Popular Mechanics is celebrating an anniversary in February: the release of its 100th issue. Popular Mechanics has been the most successful and respected popular science publication in Russia since it was introduced in 2002. Its unfailing popularity is evidenced by a constantly increasing circulation, now totaling 230,000 copies per issue and reaching an audience of almost 1 million people.
For the 100th issue, the magazine’s editors have prepared a gift for readers: a special project called “The 100 Best Arms of the Last 100 Years.” It highlights the most outstanding weapons of the last century that have gained distinction for either their tactical and technical characteristics, or the special role they played in history. The arms are divided into 10 categories: helicopters, submarines, airplanes, bombs, armored vehicles, small weapons, missiles, ships, and missile and air defense systems.
Each category lists its own Top 10. Readers will see the entire history of military-technical thinking of the last 100 years — the most intense period of development — pass before their eyes in a gallery of arms that have performed brilliantly in two world wars, intimidated opponents during the Cold War and been used in countless local conflicts.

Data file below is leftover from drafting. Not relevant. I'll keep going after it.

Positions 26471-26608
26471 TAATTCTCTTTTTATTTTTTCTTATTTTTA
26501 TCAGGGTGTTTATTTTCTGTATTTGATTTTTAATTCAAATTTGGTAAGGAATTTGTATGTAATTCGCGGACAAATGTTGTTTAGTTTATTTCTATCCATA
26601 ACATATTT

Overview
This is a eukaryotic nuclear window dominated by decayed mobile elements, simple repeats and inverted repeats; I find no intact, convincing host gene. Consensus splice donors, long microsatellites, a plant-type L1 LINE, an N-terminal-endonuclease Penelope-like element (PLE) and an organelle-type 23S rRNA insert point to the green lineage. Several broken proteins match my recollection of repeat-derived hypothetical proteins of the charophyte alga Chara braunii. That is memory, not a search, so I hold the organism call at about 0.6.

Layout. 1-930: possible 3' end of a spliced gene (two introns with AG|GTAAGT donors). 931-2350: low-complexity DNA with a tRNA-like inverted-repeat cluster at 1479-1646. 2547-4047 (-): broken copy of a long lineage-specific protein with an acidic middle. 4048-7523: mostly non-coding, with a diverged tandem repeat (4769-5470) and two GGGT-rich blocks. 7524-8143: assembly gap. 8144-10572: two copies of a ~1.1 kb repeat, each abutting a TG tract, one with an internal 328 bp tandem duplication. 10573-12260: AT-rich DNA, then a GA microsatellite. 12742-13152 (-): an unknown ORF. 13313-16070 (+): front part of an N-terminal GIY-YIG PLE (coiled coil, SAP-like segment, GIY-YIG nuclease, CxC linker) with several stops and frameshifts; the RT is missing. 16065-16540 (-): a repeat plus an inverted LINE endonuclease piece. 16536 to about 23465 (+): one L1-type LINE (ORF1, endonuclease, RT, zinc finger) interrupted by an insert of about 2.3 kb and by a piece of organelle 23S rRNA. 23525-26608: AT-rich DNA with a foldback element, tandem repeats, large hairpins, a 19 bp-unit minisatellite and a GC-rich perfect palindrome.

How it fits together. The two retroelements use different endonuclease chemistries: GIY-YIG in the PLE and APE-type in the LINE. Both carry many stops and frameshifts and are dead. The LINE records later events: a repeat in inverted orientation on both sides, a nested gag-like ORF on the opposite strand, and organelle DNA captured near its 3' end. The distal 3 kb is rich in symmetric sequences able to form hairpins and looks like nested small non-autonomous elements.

In addition to that article, the Science section tells readers that some stars are flat and that the moon might very well turn in the opposite direction. The Technology section acquaints readers with the 10 most advanced technological concepts of 2011.
Also in this issue:
Authoritative information about E-mobile: just a PR project or a promising initiative?
Printing and layout mysteries of Popular Mechanics magazine;
The art of piloting airships: a cockpit in the open;
Heavy loads on wheels: how oversize loads are transported in Russia;
“Falling” buildings. Should we admire them, tear them down or straighten them out?